The world needs some gravel bikes

Discussion in 'The Perfect Line and Other Riding Myths' started by DesertPilot, Aug 16, 2018.

  1. slartidbartfast

    slartidbartfast Life is for good friends and great adventures Supporter

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    I don't doubt your statement - although it may hinge on your definition of "fun". Dismissing the Vision (or any other bike for that matter) as unsuitable for such a trip would be a mistake, however, as there are plenty of circumstances, including on a long, (mostly) well-surfaced road like the Dalton Highway, where a bigger bike with more weather protection, etc. could be better.

    I must admit I had a few pucker moments on my 1290SA, when passing a road grader that had just "freshened up" the surface and a water truck had just sprayed it. I definitely wondered if a smaller bike would have done better - or be easier to pick up. The big KTM stayed upright, however, and I had the benefits of horsepower, long legs, comfort and luggage capacity (over a smaller bike) for the other 98%+ of the gravel road miles and 100% of the asphalt miles on my Louisiana to Deadhorse trip. Most likely I could have enjoyed the same trip on my old R1100GS, Weestrom, or possibly even my DR350 (although the longer paved road sections could have been rough on the little DR.) For loose gravel roads in the woods of Southern Mississippi and within an hour or so of home, I'd pick the DR every time - even though the others would usually handle it too.

    My buddy with the Goldwing now rides a 1200GS but he would have done almost anything I could do on my DR, better on his wing. He's got years of enduro experience, however, which I do not.
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  2. Rollin'

    Rollin' does it come in black? Supporter

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    The rest of the story.
    I enjoy Iron Butt rides and when I rode Victory's I would try to find IBA rides that no one had done on a Victory. One these rides was the Ultimate Coast to Coast, the southernmost point in the USA to the northernmost. Key West, FL to Deadhorse, AK. First I had to ride to Key West and of course there was the ride home from Deadhorse, AK so the full trip mileage was 11,197 miles. That was in 2012.
    In 2015 I wanted to be the first to complete the Canada North South Challenge, northernmost point in Canada to southernmost. Inuvik, to Point Pelee N.P. Full trip mileage was 8600 miles.
    I would not say the northern rides were easy on the Victory Vision and I guess other Victory riders would agree because no one else has done these IBA rides on a Victory.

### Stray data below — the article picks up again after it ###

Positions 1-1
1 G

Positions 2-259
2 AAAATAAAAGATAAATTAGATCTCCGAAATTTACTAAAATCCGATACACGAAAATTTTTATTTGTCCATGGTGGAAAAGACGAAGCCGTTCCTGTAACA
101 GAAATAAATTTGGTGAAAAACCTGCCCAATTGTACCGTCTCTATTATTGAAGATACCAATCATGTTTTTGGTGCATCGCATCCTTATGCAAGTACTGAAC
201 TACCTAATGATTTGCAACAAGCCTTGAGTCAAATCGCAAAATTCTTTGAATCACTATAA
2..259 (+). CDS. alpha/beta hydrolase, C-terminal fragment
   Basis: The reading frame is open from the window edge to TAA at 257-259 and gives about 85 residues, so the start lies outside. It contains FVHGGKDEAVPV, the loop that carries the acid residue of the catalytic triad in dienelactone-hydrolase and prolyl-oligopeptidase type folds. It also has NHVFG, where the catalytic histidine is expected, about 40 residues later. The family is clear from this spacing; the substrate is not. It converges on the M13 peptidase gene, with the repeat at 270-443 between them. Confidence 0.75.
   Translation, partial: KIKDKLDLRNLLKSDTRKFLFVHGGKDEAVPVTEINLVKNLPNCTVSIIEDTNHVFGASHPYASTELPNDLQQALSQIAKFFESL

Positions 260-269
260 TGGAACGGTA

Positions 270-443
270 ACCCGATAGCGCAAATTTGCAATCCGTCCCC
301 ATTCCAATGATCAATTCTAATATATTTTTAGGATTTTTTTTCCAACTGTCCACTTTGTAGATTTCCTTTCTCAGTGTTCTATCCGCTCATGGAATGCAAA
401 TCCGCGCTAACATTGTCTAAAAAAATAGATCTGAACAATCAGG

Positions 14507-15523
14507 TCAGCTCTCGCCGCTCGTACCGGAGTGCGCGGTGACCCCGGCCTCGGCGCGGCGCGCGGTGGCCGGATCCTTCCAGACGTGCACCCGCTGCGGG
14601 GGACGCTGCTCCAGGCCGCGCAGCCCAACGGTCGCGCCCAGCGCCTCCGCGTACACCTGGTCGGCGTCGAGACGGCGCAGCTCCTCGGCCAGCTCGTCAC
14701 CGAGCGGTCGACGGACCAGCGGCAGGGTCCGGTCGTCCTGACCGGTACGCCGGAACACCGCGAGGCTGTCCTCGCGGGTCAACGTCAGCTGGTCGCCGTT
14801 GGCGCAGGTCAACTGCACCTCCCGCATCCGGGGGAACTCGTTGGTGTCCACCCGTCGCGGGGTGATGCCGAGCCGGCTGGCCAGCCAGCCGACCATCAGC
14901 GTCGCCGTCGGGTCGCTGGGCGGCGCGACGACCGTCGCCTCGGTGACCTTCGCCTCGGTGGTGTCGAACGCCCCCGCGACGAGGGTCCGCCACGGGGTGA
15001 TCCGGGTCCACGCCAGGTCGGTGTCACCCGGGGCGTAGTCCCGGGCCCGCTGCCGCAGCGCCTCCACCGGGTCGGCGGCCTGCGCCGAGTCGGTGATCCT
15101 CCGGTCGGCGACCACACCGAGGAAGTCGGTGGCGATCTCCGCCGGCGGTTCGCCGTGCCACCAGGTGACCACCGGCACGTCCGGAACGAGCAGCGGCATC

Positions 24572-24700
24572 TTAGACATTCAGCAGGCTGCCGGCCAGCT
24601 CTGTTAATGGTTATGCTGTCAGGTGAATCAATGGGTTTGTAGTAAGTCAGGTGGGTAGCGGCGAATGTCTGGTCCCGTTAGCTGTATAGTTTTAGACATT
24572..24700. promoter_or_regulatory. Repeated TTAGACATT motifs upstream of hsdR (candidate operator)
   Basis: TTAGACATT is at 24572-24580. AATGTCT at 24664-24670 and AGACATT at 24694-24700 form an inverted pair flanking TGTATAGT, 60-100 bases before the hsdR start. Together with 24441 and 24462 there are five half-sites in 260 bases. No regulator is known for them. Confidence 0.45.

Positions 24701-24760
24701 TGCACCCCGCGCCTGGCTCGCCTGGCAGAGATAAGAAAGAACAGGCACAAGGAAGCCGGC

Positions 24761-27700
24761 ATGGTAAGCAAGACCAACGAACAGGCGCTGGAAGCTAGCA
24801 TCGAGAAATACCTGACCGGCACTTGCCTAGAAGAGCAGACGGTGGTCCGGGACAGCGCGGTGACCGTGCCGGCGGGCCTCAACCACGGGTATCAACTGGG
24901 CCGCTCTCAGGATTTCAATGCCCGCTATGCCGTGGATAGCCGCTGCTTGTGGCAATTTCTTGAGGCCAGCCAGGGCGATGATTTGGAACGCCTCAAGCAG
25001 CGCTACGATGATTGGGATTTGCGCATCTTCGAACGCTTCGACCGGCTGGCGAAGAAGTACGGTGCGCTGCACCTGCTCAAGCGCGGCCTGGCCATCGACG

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  3. DesertPilot

    DesertPilot Long timer

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    The unifying thread here seems to be 'fun'. Sure, some bikes are more capable than others for particular roads, but which one is going to be the most fun?

    For me, where the rides are usually day trips less than 300 mi, the roads are usually easy gravel or bad pavement with a bit of 'goatiness' about them, and getting to these involves some fun on the twisties -- pretty much anything below 500 lbs will do the job, but something around 400 lbs that's more street-oriented than a dual sport has proved the most fun. The Ducati is turning into my go to machine for this -- particuarly now that I've spent all this time getting the suspension sorted -- but since we have space in the garage until my wife gets that KTM she's been dreaming about, I've been hanging onto the Tiger for anything that involves luggage. When I can no longer afford this luxury and have to pick just one bike... I'm going to cry :D
  4. dirt hokie

    dirt hokie Long timer

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    nope, hope to one day. My point is the road is not the challenge, its the distance and remoteness. Otherwise people would not be doing it on cruisers, and regular vehicles, as the pics I was commenting on show.
    Both a semi truck and a Honda Grom can make it there, that fact is what makes it "boring" for a dirt bike. IMHO. Just like many threads on this site, it really comes down to what someone thinks adventure is.
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  5. SRG

    SRG Long timer

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    E234B27B-EF21-49DA-AD5E-AAEDEA8B85F2.jpeg

    What I think a fun gravel bike looks like.

    No, I’m not going to Deadhorse on it, but it’s a blast on the local backroads, dirt/gravel roads and trails.
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  6. LeMaitre

    LeMaitre Been here awhile Supporter

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    That looks like a two track or single track bike. :rofl It's suspension is just waisted on gravel.

    Keeping it real,

    Mark
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  7. SRG

    SRG Long timer

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    I "waisted" the suspension even more by lowering it.